How Digital Imaging Upgraded X-Ray Imaging?

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It was in the 1980s when digital imaging techniques got introduced to x-ray and analog to digital converters got introduced to conventional fluoroscopic image intensifiers. X-ray has seen resurgence and enhancement in itself ever since digital imaging has come into force. The digital x-ray images now come out sharper as well as clear as compared to the images produced in the analog form.

With the advent of digital technology, numerous fluoroscopic x-ray procedures have seen significant improvements in them. Digital technology has also shown its impact on angiographic procedures for having a look at blood vessels in kidneys, brain, legs, arms and heart.

According to the belief of experts, conventional x-ray techniques may also get upgraded to digital technology in the coming 10-15 years. In fact, film screen systems are also expected to go digital in this time period.

At present, a technology dubbed phosphor plate is available online. These help ensnare the x-ray energy and need an intermediate processing step so that the stored information could have been released to turn into a digital image.

How digital technology proves its worth to different kinds of x-ray systems?

Just akin to film, x-rays with lower dose may help in achieving a high quality x-ray image. Once these images are produced, computers can be easily used to manipulate or improve these pictures. Beside, these images can be sent to other workplaces or computer monitors through a network. Since, the same helps people when it comes to sharing the retrieved information or diagnosing different medical conditions.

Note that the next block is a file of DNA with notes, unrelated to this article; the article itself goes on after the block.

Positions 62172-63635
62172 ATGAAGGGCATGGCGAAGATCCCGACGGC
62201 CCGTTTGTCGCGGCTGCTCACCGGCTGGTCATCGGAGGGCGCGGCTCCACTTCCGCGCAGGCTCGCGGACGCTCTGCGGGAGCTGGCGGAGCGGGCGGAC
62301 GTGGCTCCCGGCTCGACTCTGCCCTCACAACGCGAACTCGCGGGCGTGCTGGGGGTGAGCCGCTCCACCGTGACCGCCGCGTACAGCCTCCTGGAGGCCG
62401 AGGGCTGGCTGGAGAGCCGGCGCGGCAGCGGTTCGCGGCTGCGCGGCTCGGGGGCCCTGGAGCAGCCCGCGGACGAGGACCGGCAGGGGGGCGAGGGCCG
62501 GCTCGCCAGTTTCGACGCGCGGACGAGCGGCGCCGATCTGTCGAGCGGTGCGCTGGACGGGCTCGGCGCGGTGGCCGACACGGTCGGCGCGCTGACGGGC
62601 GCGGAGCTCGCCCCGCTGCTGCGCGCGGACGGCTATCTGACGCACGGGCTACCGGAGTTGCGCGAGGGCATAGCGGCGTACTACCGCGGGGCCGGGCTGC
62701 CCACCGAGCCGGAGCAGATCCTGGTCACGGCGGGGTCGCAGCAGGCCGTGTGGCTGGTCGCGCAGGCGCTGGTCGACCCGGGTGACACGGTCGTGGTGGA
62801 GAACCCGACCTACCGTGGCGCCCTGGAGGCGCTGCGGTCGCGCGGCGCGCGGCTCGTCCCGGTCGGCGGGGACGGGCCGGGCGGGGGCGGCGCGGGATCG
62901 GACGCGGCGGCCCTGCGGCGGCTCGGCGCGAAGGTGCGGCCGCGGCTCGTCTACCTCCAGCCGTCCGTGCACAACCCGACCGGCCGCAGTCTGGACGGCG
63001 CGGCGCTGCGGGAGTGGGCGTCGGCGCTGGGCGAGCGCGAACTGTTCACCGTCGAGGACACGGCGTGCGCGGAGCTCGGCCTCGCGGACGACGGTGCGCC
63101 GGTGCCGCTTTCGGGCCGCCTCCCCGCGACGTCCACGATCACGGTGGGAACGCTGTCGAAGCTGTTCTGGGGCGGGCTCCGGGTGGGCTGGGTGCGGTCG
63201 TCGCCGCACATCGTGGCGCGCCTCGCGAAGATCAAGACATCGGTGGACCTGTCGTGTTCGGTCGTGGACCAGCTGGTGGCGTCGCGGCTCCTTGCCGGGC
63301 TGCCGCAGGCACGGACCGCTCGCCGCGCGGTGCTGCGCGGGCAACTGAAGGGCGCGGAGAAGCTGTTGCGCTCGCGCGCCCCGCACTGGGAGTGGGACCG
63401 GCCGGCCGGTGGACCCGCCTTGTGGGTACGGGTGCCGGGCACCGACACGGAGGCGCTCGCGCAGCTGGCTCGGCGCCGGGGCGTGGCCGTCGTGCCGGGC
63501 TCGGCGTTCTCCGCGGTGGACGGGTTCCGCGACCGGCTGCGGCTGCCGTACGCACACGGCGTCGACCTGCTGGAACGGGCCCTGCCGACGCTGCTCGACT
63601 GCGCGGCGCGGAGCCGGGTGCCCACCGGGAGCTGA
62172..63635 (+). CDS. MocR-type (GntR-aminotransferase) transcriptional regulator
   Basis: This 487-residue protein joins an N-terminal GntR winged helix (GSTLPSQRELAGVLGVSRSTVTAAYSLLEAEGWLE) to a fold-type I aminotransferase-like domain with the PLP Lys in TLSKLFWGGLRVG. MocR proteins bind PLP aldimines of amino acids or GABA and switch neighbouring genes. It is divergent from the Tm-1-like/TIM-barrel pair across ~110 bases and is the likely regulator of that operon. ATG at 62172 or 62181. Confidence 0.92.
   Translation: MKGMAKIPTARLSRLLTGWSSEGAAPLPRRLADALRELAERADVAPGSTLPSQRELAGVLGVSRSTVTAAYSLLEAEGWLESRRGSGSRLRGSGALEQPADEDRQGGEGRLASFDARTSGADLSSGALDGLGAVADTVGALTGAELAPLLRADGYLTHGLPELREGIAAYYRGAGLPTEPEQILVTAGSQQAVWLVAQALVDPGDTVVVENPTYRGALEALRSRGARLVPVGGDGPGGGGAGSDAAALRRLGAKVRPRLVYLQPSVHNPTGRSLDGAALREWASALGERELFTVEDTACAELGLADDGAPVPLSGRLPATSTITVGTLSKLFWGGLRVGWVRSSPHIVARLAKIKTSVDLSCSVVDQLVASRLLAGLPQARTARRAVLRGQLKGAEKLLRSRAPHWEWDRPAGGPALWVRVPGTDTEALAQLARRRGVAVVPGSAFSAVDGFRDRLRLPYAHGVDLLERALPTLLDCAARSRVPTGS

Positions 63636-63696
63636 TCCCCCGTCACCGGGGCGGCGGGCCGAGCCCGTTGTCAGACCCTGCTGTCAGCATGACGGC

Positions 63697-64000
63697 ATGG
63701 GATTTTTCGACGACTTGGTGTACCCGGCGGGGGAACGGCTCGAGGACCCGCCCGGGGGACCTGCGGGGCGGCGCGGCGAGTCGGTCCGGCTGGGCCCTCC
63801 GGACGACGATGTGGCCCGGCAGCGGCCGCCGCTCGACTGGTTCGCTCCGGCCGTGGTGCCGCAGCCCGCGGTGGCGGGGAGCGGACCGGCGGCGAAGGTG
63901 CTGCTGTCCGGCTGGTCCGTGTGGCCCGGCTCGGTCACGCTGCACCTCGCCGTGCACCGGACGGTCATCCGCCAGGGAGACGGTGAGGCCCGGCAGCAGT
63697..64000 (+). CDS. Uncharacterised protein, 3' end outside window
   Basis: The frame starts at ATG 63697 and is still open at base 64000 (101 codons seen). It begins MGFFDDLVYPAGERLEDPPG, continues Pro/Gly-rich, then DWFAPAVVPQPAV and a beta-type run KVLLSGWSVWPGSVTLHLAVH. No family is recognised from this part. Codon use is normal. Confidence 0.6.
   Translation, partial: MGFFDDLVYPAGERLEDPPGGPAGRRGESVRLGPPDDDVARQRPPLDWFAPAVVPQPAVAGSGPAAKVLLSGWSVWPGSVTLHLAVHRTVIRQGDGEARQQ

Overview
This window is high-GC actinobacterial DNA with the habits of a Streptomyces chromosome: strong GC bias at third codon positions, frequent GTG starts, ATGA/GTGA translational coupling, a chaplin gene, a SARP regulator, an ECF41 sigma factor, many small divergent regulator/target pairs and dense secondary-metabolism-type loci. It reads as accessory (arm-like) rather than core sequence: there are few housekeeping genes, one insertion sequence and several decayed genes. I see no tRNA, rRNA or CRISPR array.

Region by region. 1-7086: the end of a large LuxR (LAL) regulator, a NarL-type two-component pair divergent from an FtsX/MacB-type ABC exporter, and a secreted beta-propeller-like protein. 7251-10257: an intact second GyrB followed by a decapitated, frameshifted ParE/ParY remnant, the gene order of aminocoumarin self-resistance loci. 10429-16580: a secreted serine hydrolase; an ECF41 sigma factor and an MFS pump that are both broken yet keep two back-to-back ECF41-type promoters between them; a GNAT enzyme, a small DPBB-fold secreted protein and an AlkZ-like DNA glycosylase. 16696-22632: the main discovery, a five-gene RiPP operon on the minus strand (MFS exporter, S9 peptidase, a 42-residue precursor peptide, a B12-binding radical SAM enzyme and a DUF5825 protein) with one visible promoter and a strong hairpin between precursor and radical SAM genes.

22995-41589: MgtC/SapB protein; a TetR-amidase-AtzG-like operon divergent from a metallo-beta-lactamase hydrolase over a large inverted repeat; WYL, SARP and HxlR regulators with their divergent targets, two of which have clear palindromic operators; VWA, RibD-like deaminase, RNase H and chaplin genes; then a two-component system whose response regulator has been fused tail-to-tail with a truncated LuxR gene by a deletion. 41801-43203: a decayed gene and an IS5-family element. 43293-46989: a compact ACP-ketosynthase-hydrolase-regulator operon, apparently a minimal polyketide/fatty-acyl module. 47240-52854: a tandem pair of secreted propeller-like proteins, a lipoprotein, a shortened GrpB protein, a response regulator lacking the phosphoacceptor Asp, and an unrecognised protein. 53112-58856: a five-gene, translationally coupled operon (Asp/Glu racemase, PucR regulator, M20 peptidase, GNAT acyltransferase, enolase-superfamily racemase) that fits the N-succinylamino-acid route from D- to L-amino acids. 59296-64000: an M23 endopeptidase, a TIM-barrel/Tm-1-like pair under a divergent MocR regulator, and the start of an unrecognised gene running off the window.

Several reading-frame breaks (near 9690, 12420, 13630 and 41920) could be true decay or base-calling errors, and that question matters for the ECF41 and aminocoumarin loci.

Compact optical disks help doctors archive the digital images. They may also use digital tape drives which help them save hugely on storage space. This also aids in saving on manpower required for a conventional x-ray film library.

An electronic archive may be brought into use when it comes to retrieving digital images for some future reference.

Further, there are a few modalities which can show less acute diseases such as small breast cancers or calcifications only when they have a significant high resolution film. However, these are not into the picture as yet.

But, such digital detectors with such high definition are being developed and it is expected that these will be available in near future. For now, digital imaging is being used in an equivalent manner as a high resolution film would be used, be it in the field of breast biopsy systems or in breast imaging.



Natasha Jolly

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